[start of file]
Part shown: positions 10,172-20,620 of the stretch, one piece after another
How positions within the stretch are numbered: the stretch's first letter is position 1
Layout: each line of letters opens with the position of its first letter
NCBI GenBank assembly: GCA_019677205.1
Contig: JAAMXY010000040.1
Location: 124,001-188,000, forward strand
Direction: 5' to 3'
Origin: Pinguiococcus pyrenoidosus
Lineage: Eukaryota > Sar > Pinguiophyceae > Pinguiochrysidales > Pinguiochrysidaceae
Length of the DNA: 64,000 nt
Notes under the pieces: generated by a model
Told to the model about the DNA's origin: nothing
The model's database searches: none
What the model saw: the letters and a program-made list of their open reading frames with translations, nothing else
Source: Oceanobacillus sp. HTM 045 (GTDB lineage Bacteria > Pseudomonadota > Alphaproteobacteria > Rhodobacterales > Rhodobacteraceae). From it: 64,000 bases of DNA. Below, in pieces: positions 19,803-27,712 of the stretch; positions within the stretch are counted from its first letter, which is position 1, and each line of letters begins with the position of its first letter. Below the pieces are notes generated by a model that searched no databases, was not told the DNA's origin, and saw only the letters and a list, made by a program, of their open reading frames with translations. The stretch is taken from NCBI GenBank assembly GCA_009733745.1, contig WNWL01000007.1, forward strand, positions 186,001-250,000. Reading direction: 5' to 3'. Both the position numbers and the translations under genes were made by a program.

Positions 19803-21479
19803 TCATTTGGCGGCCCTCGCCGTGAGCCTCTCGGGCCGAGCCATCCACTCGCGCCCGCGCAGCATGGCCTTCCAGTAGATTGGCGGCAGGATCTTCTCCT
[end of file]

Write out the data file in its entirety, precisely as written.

Part shown: positions 10,172-20,620 of the stretch, one piece after another
How positions within the stretch are numbered: the stretch's first letter is position 1
Layout: each line of letters opens with the position of its first letter
NCBI GenBank assembly: GCA_019677205.1
Contig: JAAMXY010000040.1
Location: 124,001-188,000, forward strand
Direction: 5' to 3'
Origin: Pinguiococcus pyrenoidosus
Lineage: Eukaryota > Sar > Pinguiophyceae > Pinguiochrysidales > Pinguiochrysidaceae
Length of the DNA: 64,000 nt
Notes under the pieces: generated by a model
Told to the model about the DNA's origin: nothing
The model's database searches: none
What the model saw: the letters and a program-made list of their open reading frames with translations, nothing else
Source: Oceanobacillus sp. HTM 045 (GTDB lineage Bacteria > Pseudomonadota > Alphaproteobacteria > Rhodobacterales > Rhodobacteraceae). From it: 64,000 bases of DNA. Below, in pieces: positions 19,803-27,712 of the stretch; positions within the stretch are counted from its first letter, which is position 1, and each line of letters begins with the position of its first letter. Below the pieces are notes generated by a model that searched no databases, was not told the DNA's origin, and saw only the letters and a list, made by a program, of their open reading frames with translations. The stretch is taken from NCBI GenBank assembly GCA_009733745.1, contig WNWL01000007.1, forward strand, positions 186,001-250,000. Reading direction: 5' to 3'. Both the position numbers and the translations under genes were made by a program.

Positions 19803-21479
19803 TCATTTGGCGGCCCTCGCCGTGAGCCTCTCGGGCCGAGCCATCCACTCGCGCCCGCGCAGCATGGCCTTCCAGTAGATTGGCGGCAGGATCTTCTCCT